Zambia: Lolesha Luangwa
Lolesha Luangwa is a pioneering environmental education programme working with 21 local schools from the surrounding areas of the North Luangwa National Park in Zambia.
In the 1960s, Zambia’s black rhino population was the third largest in Africa. But just two decades later Zambia’s rhinos were hurtling towards extinction from poaching, and by 1998, several years after the last confirmed sightings, black rhinos in Zambia were declared extinct.
But the story wasn’t over. With improved security to get poaching back under control, a pioneering project starting in 2003 saw the reintroduction of black rhinos to the park. The translocated rhinos are doing amazingly well and the population is growing. The project was a result of the partnership and work between the Zambian Government and the Frankfurt Zoological Society to protect the North Luangwa National Park.
When the plans for the translocation were agreed, very little was known about the attitudes of local people towards black rhinos and the reintroduction. Communities surrounding the border of the National Park are subject to greater threat from wildlife, through human–wildlife conflict, crop raiding, and danger to their lives. Community education was identified as a strategy to engage support from local communities who may never even see a black rhino.
How is Lolesha Luangwa programme tackling this problem?
The support of local people living close to rhinos is a crucial element in their protection. Most of the children living around the National Park have never seen a rhino and are curious what they look like and why they should protect them. These children will be the guardians of rhinos in the future and it is important to win their hearts and minds through awareness and education.
Lolesha Luangwa (“Look after Luangwa”) conservation education programme targets communities in three Game Management Areas surrounding North Luangwa National Park in Zambia. It aims to win the hearts and minds of local communities, teaching them about flagship species such as the black rhino, and engaging them in positive environmental action to support the long-term security of these species. The content is carefully designed to align and integrate with the Zambian national curriculum to disseminate specific messages to communities, using schoolchildren as message multipliers. Lolesha Luangwa began in 2003 and has been substantially revised, improved and expanded since Save the Rhino first funded it in 2006.
Many local schools lack electricity and have limited resources but the education is so revered to those who can afford it that children will walk several miles to attend school. The Lolesha Luangwa programme aims to teach the children about conservation so they will share this knowledge with their families and friends and help spread the message about the importance of protecting the black rhino and other wildlife.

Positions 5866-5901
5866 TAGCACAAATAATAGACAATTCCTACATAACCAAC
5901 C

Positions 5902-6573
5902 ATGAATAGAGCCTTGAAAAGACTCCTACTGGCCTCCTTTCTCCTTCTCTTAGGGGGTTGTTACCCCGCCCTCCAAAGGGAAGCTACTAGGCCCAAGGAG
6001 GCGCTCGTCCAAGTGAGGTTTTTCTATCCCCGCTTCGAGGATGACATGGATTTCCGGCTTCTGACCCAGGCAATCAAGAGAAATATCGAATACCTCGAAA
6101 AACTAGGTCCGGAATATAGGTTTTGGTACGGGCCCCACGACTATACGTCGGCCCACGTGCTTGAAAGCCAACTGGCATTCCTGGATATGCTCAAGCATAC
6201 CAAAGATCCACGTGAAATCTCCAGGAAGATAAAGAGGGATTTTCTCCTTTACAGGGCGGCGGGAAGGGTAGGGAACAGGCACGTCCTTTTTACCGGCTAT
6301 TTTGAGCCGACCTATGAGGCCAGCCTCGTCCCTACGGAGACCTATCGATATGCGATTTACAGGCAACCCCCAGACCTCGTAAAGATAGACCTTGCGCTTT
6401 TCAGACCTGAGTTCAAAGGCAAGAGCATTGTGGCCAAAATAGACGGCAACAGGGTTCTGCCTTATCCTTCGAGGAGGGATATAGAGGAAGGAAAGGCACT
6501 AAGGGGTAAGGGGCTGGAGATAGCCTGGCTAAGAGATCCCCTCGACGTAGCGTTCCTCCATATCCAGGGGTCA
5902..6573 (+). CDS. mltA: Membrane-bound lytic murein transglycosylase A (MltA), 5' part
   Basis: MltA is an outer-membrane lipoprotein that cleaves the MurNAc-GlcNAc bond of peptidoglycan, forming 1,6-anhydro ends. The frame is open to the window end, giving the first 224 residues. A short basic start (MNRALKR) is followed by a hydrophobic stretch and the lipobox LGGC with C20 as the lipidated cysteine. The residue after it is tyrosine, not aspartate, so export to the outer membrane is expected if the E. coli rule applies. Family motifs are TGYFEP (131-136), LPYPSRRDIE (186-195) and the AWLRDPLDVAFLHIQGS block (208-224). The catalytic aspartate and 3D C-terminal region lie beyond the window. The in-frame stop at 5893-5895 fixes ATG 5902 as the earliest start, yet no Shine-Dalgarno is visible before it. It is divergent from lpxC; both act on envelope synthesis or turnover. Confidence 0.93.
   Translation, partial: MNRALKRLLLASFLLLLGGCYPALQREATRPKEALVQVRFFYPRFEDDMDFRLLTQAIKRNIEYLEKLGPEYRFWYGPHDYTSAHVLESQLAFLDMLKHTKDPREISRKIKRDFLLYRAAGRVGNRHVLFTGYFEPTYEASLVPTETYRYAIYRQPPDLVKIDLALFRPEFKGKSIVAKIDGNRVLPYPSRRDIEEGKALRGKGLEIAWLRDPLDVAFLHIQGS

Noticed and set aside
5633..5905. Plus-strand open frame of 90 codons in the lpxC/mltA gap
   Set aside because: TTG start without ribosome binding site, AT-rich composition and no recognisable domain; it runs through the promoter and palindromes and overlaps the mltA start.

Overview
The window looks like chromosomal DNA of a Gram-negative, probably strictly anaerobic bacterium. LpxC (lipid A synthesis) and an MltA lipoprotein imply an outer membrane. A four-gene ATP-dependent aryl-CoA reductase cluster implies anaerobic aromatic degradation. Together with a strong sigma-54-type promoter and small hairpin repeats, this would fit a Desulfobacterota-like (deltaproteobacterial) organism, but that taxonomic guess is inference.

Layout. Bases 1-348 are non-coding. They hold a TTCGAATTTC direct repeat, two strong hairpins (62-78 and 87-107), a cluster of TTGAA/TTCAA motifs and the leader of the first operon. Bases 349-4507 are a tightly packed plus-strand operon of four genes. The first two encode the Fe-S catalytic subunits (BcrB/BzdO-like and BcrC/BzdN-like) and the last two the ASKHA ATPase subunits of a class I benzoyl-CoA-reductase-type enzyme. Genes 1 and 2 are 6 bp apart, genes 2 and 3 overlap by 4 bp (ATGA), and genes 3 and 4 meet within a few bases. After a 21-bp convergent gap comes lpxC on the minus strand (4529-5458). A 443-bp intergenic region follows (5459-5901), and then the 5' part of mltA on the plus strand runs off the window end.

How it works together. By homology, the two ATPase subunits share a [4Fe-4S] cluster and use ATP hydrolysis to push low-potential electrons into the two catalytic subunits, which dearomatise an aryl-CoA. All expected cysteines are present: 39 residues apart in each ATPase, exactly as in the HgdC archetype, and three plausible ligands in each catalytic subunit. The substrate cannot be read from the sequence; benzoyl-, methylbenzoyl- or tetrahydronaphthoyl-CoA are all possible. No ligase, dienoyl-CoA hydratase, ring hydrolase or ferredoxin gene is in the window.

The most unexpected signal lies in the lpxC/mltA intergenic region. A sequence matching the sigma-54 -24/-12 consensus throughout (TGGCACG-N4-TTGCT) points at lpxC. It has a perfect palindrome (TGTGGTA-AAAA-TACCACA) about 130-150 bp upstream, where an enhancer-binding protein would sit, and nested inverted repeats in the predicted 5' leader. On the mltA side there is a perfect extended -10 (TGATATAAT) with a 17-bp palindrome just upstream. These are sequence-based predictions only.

The programme pays for Lolesha Luangwa teacher and student materials on an annual basis; two locally employed full time education officers’ – their wages, medical cover, travel, subsistence and uniforms – to visit each school several times a year to deliver black rhino based presentations to supplement the Lolesha Luangwa teaching and student resources; the annual special event ‘Conservation Celebration Days’; school visits into the Park; and monitoring and evaluation.
In 2016/2017, 351 lessons were delivered to children in 21 schools surrounding the North Luangwa National Park; 1,950 Activity Booklets and 30 Teachers’ Conservation Guides printed and given out; 21 Rhino Races and Rhino Soccer Competitions completed; 11 Park visits for 220 learners and 22 teachers completed; and much more.
Sylvester Kampamba, former Lolesha Luangwa Education Officer came third in the “Education and Awareness” category of the GRAA’s Rhino Conservation Awards 2016, and he was made a Disney Conservation Hero in 2016. Preliminary analysis of 2016 monitoring and evaluation data indicates that participants’ knowledge base on North Luangwa National Park, conservation and black rhinos has increased. And most importantly, no black rhinos were poached in North Luangwa National Park, and the rhino population is achieving more than 8% growth!
“It’s really nice that so many kids came out wanting to teach people about what they have learnt and also recognising that it is important that they should spread the message. Feedback overwhelmingly tells us that the learners have told their friends and family about Lolesha Luangwa, conservation in general and more specifically black rhinos. When questioned what they had said, many responses focused on telling people not to cut down trees, kill animals, litter the environment, as well as encouraging people to protect water sources, care about conservation, and that North Luangwa National Park is very important.
Also, a big take home message from all Lolesha Luangwa interventions is that poaching is wrong and that they should report poachers, which is great because they know what actions they can take and to whom to report.” Claire Lewis, Technical Advisor, North Luangwa Conservation Programme